The Spanish Riding School: Ballet on Horseback
You enter through a simple doorway. You proceed through a hall, until – suddenly – you feel you have stepped onto a stage, or onto a broad plain after passing through a narrow gorge. You have a sense of space and depth and, above all, of clean, bright whiteness.
Overhead in the immense hall hangs a series of crystal chandeliers. They add their light to the rows of long windows running the entire length of the hall. At the opposite end, 200 feet away, is the portrait of Emperor Karl VI, who had the hall built in the early 1700s. The portrait looks down on an enclosed box, like the royal box in a theater.
The great expanse of floor is totally empty of furnishings. The hall looks as if the floor ought to be an intricate parquet. Instead, it is a thick layer of sand. Its rich, rusty color contrasts with the unending whiteness of the walls, the pillars, the ceiling.
You are in Vienna’s famous Spanish Riding Academy, and the show is about to begin. As visitors settle into their places in the two-tiered gallery, there is movement below. Several riders on splendid white stallions make their entrance. They are dressed in brown uniform jackets bright with gold buttons, light jodhpurs and knee-high riding boots. On their heads are black hats trimmed with gold braid. Their expressions are serious.
Easily, gracefully, they begin a stately march on horseback. With barely a pause, they circle the hall. One movement blends into the next: walk, trot, canter, trot in place, reverse movements.
Horse and rider are an entity, moving with effortless fluidity, sureness and intelligence. You are fascinated already. And then the intricate maneuvers, the classic choreographed routines and the movements so ” unnatural ” yet such a perfectly graceful begin in an age-old sequence.
The horses used at the Spanish Riding School are Lippizan stallions. Most are white, although all are born grey, bay or even dark brown. They attain their white coats after several years – perhaps as long as ten.
Compact of body, broad of chest and superbly muscular, the Lippizaner have strong necks, long backs and long noble heads. They are intelligent, and it shows in their well-formed ears and expressive eyes. Their tails are thick and long, with fine hair.
The horses move with a combination of discipline and high spirit through the most difficult paces and exercise. Every motion bespeaks a long bloodline unbroken through the centuries.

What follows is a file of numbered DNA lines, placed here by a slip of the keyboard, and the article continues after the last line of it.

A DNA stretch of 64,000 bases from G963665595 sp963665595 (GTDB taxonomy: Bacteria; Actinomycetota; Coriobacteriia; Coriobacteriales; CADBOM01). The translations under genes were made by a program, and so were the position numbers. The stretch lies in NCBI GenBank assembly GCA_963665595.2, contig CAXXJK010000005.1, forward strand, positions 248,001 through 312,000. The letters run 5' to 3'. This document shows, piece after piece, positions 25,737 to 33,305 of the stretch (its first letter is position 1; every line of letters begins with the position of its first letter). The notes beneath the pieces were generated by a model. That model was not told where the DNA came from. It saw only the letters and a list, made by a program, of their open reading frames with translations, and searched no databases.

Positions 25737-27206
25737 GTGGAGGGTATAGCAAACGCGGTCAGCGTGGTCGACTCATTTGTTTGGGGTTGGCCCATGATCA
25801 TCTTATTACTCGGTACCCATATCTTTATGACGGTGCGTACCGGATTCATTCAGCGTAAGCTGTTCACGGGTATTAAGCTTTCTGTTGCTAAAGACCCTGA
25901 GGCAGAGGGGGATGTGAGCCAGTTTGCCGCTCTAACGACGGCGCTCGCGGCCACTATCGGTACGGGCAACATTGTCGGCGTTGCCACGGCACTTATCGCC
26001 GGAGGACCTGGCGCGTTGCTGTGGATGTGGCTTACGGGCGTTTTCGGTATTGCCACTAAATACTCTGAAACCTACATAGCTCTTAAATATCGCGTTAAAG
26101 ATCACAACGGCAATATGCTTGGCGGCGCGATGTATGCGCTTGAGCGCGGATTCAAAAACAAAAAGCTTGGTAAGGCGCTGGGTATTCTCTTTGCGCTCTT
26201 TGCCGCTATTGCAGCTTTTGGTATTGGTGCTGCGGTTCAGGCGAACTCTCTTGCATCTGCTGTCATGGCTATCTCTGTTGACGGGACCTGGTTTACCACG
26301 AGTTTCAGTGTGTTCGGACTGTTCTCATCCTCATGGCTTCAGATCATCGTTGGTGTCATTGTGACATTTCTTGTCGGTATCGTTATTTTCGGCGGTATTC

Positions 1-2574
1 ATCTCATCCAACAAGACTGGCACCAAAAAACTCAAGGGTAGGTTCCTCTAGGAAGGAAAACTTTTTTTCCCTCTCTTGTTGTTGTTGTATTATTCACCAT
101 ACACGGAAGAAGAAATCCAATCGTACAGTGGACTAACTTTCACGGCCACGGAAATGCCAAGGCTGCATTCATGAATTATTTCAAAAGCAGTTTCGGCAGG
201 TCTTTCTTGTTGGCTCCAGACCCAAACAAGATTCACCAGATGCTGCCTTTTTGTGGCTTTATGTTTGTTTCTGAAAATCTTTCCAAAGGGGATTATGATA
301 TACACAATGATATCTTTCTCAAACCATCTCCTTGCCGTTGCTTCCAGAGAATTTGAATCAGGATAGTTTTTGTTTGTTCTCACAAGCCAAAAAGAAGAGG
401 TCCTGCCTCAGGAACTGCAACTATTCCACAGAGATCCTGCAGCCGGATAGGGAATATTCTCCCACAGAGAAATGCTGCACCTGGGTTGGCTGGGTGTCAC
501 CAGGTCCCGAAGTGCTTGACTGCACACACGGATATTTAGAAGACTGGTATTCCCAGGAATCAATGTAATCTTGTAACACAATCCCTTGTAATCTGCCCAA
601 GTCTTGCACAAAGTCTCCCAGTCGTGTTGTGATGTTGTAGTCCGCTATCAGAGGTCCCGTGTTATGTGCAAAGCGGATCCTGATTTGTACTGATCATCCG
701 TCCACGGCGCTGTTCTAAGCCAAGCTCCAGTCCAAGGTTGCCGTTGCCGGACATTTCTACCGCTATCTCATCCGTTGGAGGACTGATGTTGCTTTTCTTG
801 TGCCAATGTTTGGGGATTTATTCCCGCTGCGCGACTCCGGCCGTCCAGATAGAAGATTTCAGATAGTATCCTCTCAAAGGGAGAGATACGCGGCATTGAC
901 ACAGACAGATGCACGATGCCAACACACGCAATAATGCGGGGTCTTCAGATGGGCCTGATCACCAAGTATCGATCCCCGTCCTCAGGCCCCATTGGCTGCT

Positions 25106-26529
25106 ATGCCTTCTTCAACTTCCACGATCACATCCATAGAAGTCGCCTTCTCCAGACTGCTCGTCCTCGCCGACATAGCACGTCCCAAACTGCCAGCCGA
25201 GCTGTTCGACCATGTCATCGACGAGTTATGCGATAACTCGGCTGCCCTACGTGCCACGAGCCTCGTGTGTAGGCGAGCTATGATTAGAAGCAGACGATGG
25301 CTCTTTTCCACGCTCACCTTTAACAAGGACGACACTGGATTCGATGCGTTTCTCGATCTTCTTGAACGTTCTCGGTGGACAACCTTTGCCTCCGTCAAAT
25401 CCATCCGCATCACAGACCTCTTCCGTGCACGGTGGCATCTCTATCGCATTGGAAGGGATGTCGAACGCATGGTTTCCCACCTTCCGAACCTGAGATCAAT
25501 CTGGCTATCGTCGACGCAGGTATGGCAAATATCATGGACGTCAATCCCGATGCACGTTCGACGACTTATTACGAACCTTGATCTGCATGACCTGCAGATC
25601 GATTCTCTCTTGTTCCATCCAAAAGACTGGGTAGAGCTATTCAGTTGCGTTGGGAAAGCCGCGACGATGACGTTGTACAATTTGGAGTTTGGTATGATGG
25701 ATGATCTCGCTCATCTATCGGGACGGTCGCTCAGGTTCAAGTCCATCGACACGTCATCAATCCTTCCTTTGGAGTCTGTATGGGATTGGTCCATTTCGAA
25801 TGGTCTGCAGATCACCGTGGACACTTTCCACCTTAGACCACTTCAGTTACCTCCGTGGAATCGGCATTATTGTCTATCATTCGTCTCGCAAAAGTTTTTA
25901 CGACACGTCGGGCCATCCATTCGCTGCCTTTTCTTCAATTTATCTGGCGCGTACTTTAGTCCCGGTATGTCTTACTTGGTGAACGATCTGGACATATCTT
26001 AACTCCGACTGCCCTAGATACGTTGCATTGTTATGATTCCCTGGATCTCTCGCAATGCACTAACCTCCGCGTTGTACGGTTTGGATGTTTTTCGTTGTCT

Horses from the Iberian peninsula were known and cherished even in the days of ancient Rome. During the first several hundred years of Moorish domination of Spain, fresh blood was introduced into the Spanish breeds through fine Arabian horses, the Archduke Charles built a stable in the village of Lippiza near Trieste for the breeding and raising of these fine horses.
The Lippizans began to influence concepts of horse breeding throughout Europe, although the stud had to be moved many times during the politically chaotic 19th century. After World War II and the collapse of the Austro-Hungarian Empire, some of the horses were returned to Lipica, now part of Yugoslavia.
Austria’s portion of the Imperial Stud was resettled in Piber, near Graz. World War II brought the most serious threat to the breed. Under the Nazi regime, the invaluable breeding stock was moved to Czechoslovakia and only returned to Austria under the official protection of General Patton after the Allied Occupation.
The training of the Spanish Riding School horses is thorough and painstaking. Most of it is based on techniques handed down from one generation of trainers to the next. A stallion’s training begins when he is four years old and lasts for four years. While the first two years consist of training essentially like that of any well-schooled saddle horses; It is in the third and fourth years that create the unbelievably artistic animals which perform at the Spanish Riding School.
History of the school
According to its former director, Colonel A. Podhajsky, the purpose of the Spanish Riding School is ” to retain and to cultivate the art of horsemanship in its highest form of perfection, namely that of the High School “.
Like so much else in Vienna, the School has an old and honorable tradition. In 1565, shortly after the breed was introduced to Austria, money was allocated from the Imperial Treasury for the construction of a riding ring around the gardens of the Burg, Vienna’s great palace complex. By 1572, the term Spanish Riding Stable was already in use, since Spanish horses were considered the best for classical riding.
The present hall was dedicated on September 14, 1735, designed by the noted architect, Josef Emmanuel Fischer von Erlach. Considered to be an architectural masterpiece, its purity of style, dazzling whiteness and long rows of simple columns give it harmony and elegance.
The hall has been the scene of splendid entertainments of all kinds, notably during the long reign of Empress Maria Theresa. Colorful tournaments, so-called carousels (equestrian cotillions much favored by the nobility) and fancy dress balls were all held at the Spanish Riding School. Beethoven conducted an immense concert with more than a thousand musicians there in 1814. In 1848, the first Austrian parliament was assembled in the hall’s vast interior.
The royal amusements at the hall became rarer, and the last carousel was held in 1894. Today, the Spanish Riding School uses the great hall to train the magnificent Lippizan stallions and to demonstrate the beauties and intimacies of classical High School riding to an admiring public.
Source: Austrian Tourist Board